This week VFX Artist Joe Harkins started a petition to the US President and Visual Effects Society to end illegal subsidies:
You agree that we need to create an organization that will lobby political action to enforce the WTO guidelines. Specifically the free trade agreements against foreign subsidies. You also agree that our elected officials need to do something about WTO violations that hurt our industry.
Since day one of my blog I have railed against subsidies and I support this petition. As you can see in the above video, the current President is interested in combating these subsidies. We need to let him hear our voice. One way to do this is by having you, your family, your relatives, your friends, and your co-workers sign Mr Harkins’ petition.
You can sign it here:
So What Is This All About?
The narrative in the trades is that VFX is going to cheap locations like India and China. That actually isn’t what’s happening. It’s going to expensive places like Vancouver, London, New Zealand, Sydney, and Singapore. Some of these places are the most expensive places to live in the world.
The reason VFX jobs are going to these regions are mostly for one reason: Subsidies.
Governments are essentially engaging in protectionism by paying US studios like Warner Bros, Paramount, Universal, Fox, and Sony from 25-50% of the costs to lure VFX work from regions like California where the VFX industry has traditionally been agglomerated.
The question addressed in this article is whether, under U.S. and WTO law, a foreign government can artificially lower the costs of production in an industry to such an extent that a number of U.S. companies choose to establish local production companies in that country and forego production in the U.S., thereby decimating the industry in the U.S.
There Are Rules To Globalization
International tariffs and subsidies are heavily regulated by the World Trade Organization. The US and many other countries entered into an agreement many years ago to liberalize trade barriers to encourage a more free market system. In order to do this, the parties agreed to get rid of policies that distort trade: tariffs and subsidies.
So How Do Subsidies Affect The VFX Industry?
There is nothing to stop a facility or producer from choosing to do work in a region because the labor is cheaper but there are rules that prevent a producer from choosing a region because a foreign government has offered money to do the work there. It artificializes the price and leads to a race to the bottom.
In the case of the VFX industry, facilities around the world competitively bid against each other to be awarded contract work by one of the big 5 studios. Even if California facilities could beat their competitors bids, studios would still be inclined to do the work in Vancouver, London, or another subsidized region because of the generous rebate offered by the local government. This is not about business taxes, this is a subsidy, a direct exchange of free money: corporate welfare.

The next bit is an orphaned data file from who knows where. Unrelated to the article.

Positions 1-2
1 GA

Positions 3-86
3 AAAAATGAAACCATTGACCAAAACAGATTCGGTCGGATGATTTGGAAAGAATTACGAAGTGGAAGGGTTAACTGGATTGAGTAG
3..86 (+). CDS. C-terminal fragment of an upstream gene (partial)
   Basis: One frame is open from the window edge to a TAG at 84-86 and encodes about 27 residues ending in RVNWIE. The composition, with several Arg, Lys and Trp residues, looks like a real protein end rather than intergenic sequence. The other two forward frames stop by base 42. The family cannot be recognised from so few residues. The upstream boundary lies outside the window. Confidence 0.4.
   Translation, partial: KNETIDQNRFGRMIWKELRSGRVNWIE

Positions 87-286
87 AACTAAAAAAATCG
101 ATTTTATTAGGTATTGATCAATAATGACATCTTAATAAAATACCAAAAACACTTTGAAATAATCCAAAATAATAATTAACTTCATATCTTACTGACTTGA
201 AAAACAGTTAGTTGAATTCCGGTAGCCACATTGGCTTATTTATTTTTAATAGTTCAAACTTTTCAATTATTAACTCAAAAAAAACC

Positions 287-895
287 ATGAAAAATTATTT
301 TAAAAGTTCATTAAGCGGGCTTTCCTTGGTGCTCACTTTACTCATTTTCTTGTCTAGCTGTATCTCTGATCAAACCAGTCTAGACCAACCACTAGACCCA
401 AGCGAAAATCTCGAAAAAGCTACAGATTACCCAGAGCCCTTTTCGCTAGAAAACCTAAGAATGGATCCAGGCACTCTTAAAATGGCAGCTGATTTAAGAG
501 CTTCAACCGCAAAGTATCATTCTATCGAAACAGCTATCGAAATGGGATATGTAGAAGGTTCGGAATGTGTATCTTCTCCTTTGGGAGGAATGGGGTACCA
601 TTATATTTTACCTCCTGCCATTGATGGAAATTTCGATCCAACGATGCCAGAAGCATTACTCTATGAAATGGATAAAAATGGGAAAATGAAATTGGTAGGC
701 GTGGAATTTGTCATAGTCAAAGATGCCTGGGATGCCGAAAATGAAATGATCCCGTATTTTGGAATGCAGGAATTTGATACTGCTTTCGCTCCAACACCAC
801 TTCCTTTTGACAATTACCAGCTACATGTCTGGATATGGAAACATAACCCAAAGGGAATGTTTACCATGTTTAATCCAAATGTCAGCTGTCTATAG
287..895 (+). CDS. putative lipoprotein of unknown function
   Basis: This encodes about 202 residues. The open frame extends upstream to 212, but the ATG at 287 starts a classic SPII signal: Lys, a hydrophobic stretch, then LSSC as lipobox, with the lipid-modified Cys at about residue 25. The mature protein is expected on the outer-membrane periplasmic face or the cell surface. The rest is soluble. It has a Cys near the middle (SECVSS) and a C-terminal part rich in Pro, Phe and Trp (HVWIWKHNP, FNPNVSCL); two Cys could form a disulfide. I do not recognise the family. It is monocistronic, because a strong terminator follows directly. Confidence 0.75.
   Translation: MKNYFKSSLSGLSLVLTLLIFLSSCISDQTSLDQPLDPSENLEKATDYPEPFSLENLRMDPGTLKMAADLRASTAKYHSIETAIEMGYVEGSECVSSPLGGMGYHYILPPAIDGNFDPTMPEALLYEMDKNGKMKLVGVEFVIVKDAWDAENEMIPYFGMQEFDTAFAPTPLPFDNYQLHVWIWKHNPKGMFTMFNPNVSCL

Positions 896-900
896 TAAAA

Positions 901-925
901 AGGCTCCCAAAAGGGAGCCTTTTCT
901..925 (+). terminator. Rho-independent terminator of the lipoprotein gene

So How Does This Affect The Facilities We Work For?
Most people make the mistake to think that the facility they work for gets this money. As some facility owners revealed in a post I wrote, they don’t. They are coerced into opening facilities in these subsidized regions just so they can get the work. They still must provide a competitive bid and they must also take upon the burden of extra overhead costs in infrastructure, management, and personal relocation to maintain 2 facilities. The studio gets the same film for the same price with an extra amount of money from the government.
So How Does This Affect The VFX Workers?
For the worker the ramifications can be very sobering. Consider one of my recent posts about how expensive it is. Read the comments and you will find people who have to chase VFX jobs around the world working project to project.
The costs of moving are tremendous. You will have to pay foreign taxes, state taxes, and federal taxes. If you own a home you will have to rent in your new region and take upon the burden of paying a mortgage at the same time. Some regions are so expensive that VFX workers are renting rooms from local families to avoid the costs. Many of them are not able to own any tangible items as they are constantly moving and living out of a suitcase. Some of them must leave their families for long periods of time and must pay huge traveling costs to visit them for short breaks in between projects. Regions like Canada, and London have weak overtime laws allowing you to miss out on overtime pay.
So How Does This Affect VFX Workers At The Studios?
If you think that you are immune to this because you work directly for the studio at places like Pixar, Disney, and Dreamworks think again. As the VFX facilities are weakened this will provide less leverage for those workers to negotiate better wages. As there are less opportunities for you to jump to another facility in the region, managers will have more opportunities to lower your wage.
In other words, VFX workers and facilities are working harder to chase the work, paying more to get the work, getting paid less to do the work, and their standard of living is going down. All of this is so rich US conglomerates can take advantage of what essentially is a bribe.
If you want to put a stop to this then you must start now. Sign the petition and unite for this cause.